Scaled capacity curve (i) and residence time curve (ii) when is large (64, 96, and 128) are plotted. Capacity and residence time are plotted as functions of the ratio of the logarithms of and and not as functions of the logarithm of . Here, the residence time is scaled by . Vertical pink and blue lines represent the values of satisfying the conditions and respectively. All capacity curves show a peak at the same value of , where the residence time takes the minimum value. Here the residence time is defined as the time at which the output neural pattern is closer to the given target than the threshold distance. To be specific, we set the threshold distance between the output and target at 0.9.
In the search phase, the synaptic plasticity in the learning process modifies the flow structure in the phase space of the neural state so that the neural activity searches the target by itinerating various patterns including the learned target pattern. We focus on when the output activity come close to one of the previously learned target patterns in the search phase. Since this pattern differs from the current target pattern, the flow structure attracting to the previous target pattern may be destroyed by the synaptic plasticity, as stated by the anti-Hebbian rule. Thus, the flow structure in the phase space of the neural state that supports the attraction to the previously memorized pattern may be destroyed. In general, the longer the output pattern stays close to a state corresponding to a previously learned pattern, the stronger is the destabilization of the attractive flow to the state. Hence, the degree of destabilization of the previous memory is expected to increase with the residence time of the pattern in the corresponding state. Indeed, as shown in Figure 5, the residence time, when plotted as a function of , decreases to a minimum when corresponds to the maximum memory capacity and increases as approaches either or . This trend is consistent with the dependence of the memory capacity on .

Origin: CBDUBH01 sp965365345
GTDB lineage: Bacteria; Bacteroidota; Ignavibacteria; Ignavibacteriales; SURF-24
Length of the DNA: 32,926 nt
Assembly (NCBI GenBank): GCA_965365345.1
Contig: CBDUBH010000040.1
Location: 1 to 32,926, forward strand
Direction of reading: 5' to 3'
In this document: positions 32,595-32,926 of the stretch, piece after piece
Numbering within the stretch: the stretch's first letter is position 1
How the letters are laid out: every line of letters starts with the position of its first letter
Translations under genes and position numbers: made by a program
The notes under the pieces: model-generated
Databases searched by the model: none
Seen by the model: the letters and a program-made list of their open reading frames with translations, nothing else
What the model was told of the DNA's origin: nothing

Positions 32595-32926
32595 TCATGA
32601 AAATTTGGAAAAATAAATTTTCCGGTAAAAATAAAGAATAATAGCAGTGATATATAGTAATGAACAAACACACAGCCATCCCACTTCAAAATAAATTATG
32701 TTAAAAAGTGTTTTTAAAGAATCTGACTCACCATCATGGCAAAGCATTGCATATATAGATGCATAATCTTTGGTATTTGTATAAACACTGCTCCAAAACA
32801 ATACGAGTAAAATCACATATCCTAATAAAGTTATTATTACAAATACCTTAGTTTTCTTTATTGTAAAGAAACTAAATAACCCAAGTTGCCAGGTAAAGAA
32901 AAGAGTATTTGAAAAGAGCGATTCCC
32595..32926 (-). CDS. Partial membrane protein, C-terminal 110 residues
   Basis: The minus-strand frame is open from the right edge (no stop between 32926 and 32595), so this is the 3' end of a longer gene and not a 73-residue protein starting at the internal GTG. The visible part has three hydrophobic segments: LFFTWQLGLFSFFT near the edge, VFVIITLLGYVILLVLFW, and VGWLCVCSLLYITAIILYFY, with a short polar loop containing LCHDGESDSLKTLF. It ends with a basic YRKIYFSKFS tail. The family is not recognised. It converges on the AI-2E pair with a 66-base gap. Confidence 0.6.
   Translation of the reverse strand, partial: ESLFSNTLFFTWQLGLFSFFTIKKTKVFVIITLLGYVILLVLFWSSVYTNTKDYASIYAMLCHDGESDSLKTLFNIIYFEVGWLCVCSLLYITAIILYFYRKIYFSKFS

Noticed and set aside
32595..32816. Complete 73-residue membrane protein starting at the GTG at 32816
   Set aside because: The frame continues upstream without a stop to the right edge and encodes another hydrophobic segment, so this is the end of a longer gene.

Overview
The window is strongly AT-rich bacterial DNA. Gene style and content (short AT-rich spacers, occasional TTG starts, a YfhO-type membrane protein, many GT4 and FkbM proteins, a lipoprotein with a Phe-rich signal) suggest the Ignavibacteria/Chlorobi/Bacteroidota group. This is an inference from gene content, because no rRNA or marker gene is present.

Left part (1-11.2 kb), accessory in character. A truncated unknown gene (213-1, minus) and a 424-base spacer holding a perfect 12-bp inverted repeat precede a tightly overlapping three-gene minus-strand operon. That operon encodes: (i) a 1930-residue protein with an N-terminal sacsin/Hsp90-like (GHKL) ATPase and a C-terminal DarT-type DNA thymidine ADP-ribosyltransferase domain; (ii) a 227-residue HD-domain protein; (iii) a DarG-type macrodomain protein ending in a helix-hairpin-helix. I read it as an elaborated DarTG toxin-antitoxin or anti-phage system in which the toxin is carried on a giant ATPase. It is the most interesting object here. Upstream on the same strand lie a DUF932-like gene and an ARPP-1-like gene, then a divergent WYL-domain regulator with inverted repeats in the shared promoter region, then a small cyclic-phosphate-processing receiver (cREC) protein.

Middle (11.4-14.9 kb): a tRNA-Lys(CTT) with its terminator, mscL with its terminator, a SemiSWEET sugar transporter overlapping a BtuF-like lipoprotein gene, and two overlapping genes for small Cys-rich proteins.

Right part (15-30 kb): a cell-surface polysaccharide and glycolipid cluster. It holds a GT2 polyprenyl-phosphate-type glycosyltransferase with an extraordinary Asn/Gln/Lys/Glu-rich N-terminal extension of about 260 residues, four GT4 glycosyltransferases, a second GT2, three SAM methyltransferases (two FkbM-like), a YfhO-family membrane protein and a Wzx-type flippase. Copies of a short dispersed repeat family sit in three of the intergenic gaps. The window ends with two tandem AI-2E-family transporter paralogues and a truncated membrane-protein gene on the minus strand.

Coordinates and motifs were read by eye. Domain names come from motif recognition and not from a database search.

Now we discuss the condition . Either, or determines the time scale for the change in the flow structure itself, whereas determines that of the neural dynamics of a certain fixed flow structure. Moreover, because the search for the target is based on the change in the flow structure, as per the anti-Hebbian rule, the time scale of the search phase is effectively determined by or . If , the flow structure in the phase space is modified during the neural activity change, and hence, the approach the target pattern is often hindered. Indeed, the search for a new target pattern takes a longer time to complete as approaches , and the residence time in the previously memorized patterns increases. This results in a decrease in the memory capacity.
On the other hand, the time scale of the memory decay is determined by because the memory information is embedded in the FSs (Eq.4). Here, indicates that the time scale of the search phase is equal to that of the memory decay; during the search for the target, the memory of the previously learned mappings is destroyed. Thus, the condition must be satisfied for successive learning.